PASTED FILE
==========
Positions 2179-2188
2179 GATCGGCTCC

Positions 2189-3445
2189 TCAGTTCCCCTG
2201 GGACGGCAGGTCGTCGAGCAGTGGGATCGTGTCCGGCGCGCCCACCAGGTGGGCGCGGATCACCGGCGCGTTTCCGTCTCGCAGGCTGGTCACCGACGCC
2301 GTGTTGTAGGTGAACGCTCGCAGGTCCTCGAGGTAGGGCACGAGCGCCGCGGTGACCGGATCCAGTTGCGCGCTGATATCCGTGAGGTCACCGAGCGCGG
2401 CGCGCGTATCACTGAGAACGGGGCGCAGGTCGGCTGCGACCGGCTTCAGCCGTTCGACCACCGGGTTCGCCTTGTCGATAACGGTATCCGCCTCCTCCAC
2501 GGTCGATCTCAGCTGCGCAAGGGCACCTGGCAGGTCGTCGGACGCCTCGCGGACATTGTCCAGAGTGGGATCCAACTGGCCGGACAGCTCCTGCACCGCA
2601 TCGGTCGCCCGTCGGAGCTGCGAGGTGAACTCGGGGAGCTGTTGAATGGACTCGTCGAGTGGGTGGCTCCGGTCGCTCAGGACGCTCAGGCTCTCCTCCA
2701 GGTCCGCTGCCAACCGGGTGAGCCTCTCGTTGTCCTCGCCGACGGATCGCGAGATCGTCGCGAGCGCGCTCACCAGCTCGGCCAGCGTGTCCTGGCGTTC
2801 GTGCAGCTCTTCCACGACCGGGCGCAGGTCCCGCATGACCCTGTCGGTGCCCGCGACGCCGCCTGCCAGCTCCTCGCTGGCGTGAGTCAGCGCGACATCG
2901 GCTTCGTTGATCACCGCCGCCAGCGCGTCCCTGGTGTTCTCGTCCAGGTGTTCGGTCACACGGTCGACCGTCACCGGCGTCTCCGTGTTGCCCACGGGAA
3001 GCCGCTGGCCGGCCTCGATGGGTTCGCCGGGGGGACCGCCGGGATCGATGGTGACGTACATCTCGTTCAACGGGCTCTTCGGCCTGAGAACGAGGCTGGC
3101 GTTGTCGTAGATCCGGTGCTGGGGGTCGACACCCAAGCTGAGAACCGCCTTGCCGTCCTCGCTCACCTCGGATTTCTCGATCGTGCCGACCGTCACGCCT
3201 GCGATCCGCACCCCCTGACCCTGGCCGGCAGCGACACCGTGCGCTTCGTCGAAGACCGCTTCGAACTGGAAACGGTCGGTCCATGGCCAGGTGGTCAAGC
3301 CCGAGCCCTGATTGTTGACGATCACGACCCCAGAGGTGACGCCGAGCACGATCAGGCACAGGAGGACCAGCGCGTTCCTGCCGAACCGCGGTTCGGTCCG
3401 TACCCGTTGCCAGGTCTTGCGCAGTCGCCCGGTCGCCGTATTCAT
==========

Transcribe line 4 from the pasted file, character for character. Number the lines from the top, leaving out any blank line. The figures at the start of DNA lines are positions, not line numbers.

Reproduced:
2189 TCAGTTCCCCTG